Flu Shots May Reduce Heart Attack Risk
Study Shows Getting Flu Shots Early May Provide the Most Protection Against Heart Attacks
WebMD News Archive
Sept. 21, 2010 -- Yearly flu shots may do more than stave off the seasonal flu -- they may also prevent heart attacks, according to a new study in the Canadian Medical Association Journal. And the earlier you get the flu shot, the greater this protection, the study shows.
"If substantiated, this finding has implications for timely supply and administration of influenza vaccine and could lead to changes in recommendations for timing of vaccination," concludes A. Niroshan Siriwardena, PhD of the University of Lincoln in the U.K.
Heart attack risk tends to rise in the winter months, just like the flu, suggesting a link between the two conditions. Exactly how the flu shot may protect against first heart attack is not clear, but infection could somehow trigger plaque rupture in the arteries, resulting in a heart attack or stroke, the researchers suggest.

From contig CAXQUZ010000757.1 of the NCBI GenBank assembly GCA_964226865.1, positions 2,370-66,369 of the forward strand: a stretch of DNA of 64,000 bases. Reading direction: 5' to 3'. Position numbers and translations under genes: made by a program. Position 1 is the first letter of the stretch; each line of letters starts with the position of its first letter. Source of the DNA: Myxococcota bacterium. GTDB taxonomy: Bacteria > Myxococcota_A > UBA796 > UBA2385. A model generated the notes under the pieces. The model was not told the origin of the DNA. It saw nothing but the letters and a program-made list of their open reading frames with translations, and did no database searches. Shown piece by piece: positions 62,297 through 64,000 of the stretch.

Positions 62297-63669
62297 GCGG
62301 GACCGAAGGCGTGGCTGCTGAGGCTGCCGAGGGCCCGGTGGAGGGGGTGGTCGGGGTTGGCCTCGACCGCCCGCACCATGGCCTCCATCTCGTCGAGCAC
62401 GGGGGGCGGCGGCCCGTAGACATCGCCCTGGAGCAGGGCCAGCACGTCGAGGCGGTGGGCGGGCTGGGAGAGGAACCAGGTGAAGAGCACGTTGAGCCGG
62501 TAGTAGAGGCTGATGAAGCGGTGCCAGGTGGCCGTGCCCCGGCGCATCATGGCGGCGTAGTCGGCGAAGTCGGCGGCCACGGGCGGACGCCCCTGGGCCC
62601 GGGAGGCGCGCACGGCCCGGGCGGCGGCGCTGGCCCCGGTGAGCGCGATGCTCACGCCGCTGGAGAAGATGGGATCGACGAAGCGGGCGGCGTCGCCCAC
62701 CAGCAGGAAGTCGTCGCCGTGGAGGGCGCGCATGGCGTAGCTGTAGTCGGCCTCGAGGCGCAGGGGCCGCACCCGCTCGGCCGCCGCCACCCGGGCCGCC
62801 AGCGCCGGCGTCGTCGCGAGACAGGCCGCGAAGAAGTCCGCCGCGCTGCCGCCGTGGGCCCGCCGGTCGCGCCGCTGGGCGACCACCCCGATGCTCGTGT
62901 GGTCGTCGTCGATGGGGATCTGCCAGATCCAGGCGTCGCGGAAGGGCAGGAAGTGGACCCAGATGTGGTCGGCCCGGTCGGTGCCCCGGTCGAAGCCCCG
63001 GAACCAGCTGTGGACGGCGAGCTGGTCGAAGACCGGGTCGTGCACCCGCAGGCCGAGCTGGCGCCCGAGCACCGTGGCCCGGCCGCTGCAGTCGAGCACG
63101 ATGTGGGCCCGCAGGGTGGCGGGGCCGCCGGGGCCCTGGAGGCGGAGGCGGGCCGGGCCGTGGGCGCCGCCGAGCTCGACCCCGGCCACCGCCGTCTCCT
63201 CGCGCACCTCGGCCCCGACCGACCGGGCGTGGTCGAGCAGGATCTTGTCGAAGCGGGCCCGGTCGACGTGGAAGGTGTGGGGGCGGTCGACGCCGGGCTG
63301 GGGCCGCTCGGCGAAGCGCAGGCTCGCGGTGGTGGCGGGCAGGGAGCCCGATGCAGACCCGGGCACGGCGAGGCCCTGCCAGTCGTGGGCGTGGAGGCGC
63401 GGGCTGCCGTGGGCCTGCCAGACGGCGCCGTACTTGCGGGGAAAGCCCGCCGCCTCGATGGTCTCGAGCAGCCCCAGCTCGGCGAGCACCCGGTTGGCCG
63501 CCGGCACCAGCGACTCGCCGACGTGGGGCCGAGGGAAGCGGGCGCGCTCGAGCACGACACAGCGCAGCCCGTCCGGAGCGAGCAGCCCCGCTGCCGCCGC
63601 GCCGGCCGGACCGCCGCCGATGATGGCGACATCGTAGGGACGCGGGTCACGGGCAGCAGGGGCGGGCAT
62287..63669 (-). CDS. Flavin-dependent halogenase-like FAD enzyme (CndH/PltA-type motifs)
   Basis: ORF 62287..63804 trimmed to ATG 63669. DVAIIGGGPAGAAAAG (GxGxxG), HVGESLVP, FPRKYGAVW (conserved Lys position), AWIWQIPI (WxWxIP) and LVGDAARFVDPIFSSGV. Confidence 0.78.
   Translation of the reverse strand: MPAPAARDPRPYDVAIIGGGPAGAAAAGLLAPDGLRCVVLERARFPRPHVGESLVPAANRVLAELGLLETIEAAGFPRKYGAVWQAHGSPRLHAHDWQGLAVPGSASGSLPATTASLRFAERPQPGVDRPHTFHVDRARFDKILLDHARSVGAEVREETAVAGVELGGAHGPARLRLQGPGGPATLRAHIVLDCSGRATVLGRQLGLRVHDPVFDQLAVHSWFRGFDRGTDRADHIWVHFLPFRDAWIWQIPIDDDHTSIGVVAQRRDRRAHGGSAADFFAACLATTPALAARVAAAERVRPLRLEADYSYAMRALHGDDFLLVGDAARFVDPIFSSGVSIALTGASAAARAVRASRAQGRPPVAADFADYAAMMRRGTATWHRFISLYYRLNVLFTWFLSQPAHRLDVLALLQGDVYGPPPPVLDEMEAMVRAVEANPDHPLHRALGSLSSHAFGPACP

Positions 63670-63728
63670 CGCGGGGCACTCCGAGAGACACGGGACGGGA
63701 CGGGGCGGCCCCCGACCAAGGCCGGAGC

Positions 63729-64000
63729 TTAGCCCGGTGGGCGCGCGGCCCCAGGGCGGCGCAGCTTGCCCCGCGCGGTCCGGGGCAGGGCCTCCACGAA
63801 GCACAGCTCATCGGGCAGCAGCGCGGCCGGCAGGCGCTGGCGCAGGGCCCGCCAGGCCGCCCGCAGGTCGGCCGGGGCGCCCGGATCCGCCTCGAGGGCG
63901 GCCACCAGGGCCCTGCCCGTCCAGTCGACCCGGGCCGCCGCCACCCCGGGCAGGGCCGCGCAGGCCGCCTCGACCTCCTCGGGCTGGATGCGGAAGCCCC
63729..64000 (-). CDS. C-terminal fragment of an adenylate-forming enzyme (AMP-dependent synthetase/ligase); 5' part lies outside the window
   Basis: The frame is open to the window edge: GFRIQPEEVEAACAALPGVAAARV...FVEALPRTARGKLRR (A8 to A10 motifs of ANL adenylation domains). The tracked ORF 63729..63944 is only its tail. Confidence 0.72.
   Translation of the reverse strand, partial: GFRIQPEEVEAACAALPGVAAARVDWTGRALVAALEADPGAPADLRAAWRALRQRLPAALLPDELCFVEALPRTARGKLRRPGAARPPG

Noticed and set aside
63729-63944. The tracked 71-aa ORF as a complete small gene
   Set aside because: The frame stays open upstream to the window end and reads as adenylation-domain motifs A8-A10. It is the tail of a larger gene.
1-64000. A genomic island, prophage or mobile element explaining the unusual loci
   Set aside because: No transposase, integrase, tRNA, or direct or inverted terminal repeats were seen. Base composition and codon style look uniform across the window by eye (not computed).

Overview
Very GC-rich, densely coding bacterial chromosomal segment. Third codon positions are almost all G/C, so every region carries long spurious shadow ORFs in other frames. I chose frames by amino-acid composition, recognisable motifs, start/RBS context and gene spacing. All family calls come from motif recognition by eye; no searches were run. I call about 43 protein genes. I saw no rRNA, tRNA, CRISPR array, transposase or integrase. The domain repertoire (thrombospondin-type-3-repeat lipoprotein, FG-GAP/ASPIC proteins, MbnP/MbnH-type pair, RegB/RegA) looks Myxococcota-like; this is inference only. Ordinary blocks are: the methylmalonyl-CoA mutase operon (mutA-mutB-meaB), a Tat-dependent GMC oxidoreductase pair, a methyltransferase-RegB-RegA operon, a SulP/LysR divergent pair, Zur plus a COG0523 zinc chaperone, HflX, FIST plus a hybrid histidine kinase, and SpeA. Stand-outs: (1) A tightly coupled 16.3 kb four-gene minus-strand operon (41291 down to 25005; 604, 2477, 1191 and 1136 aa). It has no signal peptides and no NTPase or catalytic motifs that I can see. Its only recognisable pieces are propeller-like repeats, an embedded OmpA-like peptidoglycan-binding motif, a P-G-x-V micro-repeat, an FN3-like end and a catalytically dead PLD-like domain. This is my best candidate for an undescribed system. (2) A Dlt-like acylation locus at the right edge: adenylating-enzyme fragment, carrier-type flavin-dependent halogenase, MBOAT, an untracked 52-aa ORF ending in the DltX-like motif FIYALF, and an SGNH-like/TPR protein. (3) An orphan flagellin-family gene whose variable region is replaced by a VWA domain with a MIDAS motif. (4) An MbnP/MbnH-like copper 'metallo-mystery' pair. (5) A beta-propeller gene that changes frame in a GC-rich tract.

The new study included 16,012 people who had a heart attack between Nov. 1, 2001 and May 31, 2007, and 62,694 sex- and age-matched people who did not have heart attacks. Those who got their flu shot during the past year had a 19% reduced risk for heart attack, compared with their counterparts who did not get a flu shot that year.
The earlier in the flu season that participants got the flu shot, the lower their risk for first heart attack, the study showed. By contrast, the pneumonia vaccine did not provide protection against heart attack.
Inflammation May Play a Role
"Heart attacks increase during the winter time, and we think that the fact that there are more infections during the winter may be one of the reasons," says Stephen Nicholls, MD, PhD, a cardiologist at the Cleveland Clinic in Ohio.
"The findings of the current study are interesting and important," he tells WebMD. "If you get the flu vaccine, and get it early, you are less likely to get the flu and less likely to have a heart attack."
"If you have plaque that builds up in your artery walls and you get a viral infection, you do tend to have more inflammation, and when a plaque becomes inflamed, it's more likely to rupture and cause a heart attack," he says.